After an extended vacation from blogging, to really dig into Infinite Jest (which I’m still embroiled in a long, long battle with), I have returned to discuss a pair of novels on happiness that I read in the last month.
The first book I picked up just because the cover was too good not to.
Looks great, right? And with a title like that… it must be!
How I Became Stupid
November 30, 2004
So… the book was originally published in France and, despite its short length, is heavily influenced by philosophers. I can tell because there was a lot of mooning in the prose that I didn’t fully understand.
In the story, a young man named Antoine is distraught. He is upset because he isn’t happy and he blames, first and foremost, his intelligence. Antoine feels that if he is ever going to be truly happy, he’ll have to become an idiot, like the rest of the people he sees every day.
My recommendation? Read James Patterson. Seriously, your IQ will drop faster than a frozen brick of piss from an airplane. Which is also about what a James Patterson book is worth… but I digress!
Antoine goes on a quest to make himself stupider. His first instinct is to become an alcoholic. After reading up on the subject, he determines that the knowledge must be gained firsthand and he heads to a bar. Under the tutelage of one of the bar flies he meets there, Antoine takes his first couple sips into blissful ignorance.
Unfortunately, for Antoine, he also suffers from a severe alcohol allergy and is rushed to the hospital for treatment, effectively ending his rather brief stint as a stinking wino.
Further distraught, Antoine turns to suicide. In the hospital, he discusses with a young woman in a full-body cast (herself a suicide survivor) about just how he should go about it. The woman tells him about a local group of people that can help him and he makes a point of attending the next meeting.
Instead of helping, though, the group is so morbid and terrifying that Antoine decides he’s better off alive and, still overwhelmed by his fantastic brilliance, he does what anyone would do… he seeks out prescription medication!
Antoine visits his doctor (who was also his pediatrician… and still treats exclusively children) whom Antoine convinces to prescribe a king-sized dose of a drug called Happyzac.
Under the influence of Happyzac, Antoine finds himself integrating more. He even goes to McDonald’s and manages to enjoy eating the food. He starts working out, and even gets a job as a stockbroker. His job goes well and Antoine becomes ridiculously rich thanks to an accident with a soda. But still… he is not happy.
His friends (clad in Einstein masks) stage an intervention, kidnap him from his lavish trappings, and eventually… Antoine returns to normal. He’s still unhappy as we near the end… until he meets a remarkable, strange woman.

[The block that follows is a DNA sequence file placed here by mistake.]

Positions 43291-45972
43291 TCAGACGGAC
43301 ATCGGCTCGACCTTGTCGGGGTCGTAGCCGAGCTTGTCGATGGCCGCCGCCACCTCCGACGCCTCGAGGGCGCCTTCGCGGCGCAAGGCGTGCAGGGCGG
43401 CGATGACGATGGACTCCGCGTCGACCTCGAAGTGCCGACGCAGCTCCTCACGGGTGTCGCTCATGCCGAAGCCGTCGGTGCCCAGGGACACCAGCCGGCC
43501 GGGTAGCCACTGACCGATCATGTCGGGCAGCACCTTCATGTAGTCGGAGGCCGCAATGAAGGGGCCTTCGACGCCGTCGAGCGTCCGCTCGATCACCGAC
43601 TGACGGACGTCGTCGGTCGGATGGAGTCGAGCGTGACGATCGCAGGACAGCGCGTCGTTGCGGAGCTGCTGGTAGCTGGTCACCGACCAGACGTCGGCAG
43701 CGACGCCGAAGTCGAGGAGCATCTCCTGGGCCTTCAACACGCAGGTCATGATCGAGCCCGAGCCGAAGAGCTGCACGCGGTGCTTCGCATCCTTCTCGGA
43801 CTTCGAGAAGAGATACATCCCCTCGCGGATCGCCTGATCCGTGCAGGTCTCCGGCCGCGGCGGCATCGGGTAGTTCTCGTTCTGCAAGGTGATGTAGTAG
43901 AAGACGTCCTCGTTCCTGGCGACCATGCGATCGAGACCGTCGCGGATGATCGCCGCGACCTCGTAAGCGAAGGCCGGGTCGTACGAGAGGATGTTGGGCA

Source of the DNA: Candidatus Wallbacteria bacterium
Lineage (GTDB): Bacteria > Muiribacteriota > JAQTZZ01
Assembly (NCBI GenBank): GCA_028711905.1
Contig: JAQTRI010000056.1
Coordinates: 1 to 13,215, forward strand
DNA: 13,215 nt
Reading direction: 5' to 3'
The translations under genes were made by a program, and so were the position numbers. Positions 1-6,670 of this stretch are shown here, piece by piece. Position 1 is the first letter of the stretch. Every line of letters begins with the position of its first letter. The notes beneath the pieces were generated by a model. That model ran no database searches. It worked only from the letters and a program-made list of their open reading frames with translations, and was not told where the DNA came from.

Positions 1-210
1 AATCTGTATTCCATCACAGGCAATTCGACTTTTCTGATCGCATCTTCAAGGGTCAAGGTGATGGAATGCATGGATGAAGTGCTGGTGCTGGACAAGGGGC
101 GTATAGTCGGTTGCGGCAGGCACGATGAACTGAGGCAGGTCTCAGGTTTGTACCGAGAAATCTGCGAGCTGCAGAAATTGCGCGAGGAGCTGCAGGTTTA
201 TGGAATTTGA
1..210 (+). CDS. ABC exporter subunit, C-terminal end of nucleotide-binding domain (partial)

The book… is funny. Really funny. But it also has a lot of weird bits that seem like they’re trying too hard. Plus the philosophical stuff really went right over my head and the ending seemed a bit rushed and unbelievable. Just the same, it was an interesting view on just what it means to be happy. Which brings us to…
Hector and the Search for Happiness
August 31, 2010
As a psychiatrist, our protagonist Hector gets a bit down over all the people who come into his office with tiny problems that they blow up into giant, life-ending issues. He particularly gets confused when the people he treats are remarkably well off, and yet still seem to be unhappy with everything in their life.
In response, Hector takes a leave of absence and travels abroad in an attempt to discover where happiness comes from, what it means to different people, and if things like region, religion, or race (among other factors) can have a significant effect on one’s own happiness.
I won’t get as much into the details of this book. The prose is charming at times, but quite simple. Just the same, I often found myself smiling at the little details… a squirrel begging for fried squid table scraps, the brief moments of love between the characters, and the occasional bits of glowing insight into happiness that Hector discovers on his trip.
This is not a novel of details. Most times the countries aren’t named (though there is heavy enough allusion that you’ll be able to guess which ones are which, generally), and other details are either glossed over, or removed entirely from the plot.
Just the same, there is a sweet (almost saccharine, but not quite) layer to much of the plot and that, in and of itself, was enough to keep me reading. What Hector discovers is mostly common sense, but he’s such a strangely innocent character that it works really well.
Now that I’m back in the game, look for a couple of comic book posts in the near future and… hopefully an update of some kind on my progress with Infinite Jest. Well, hopefully.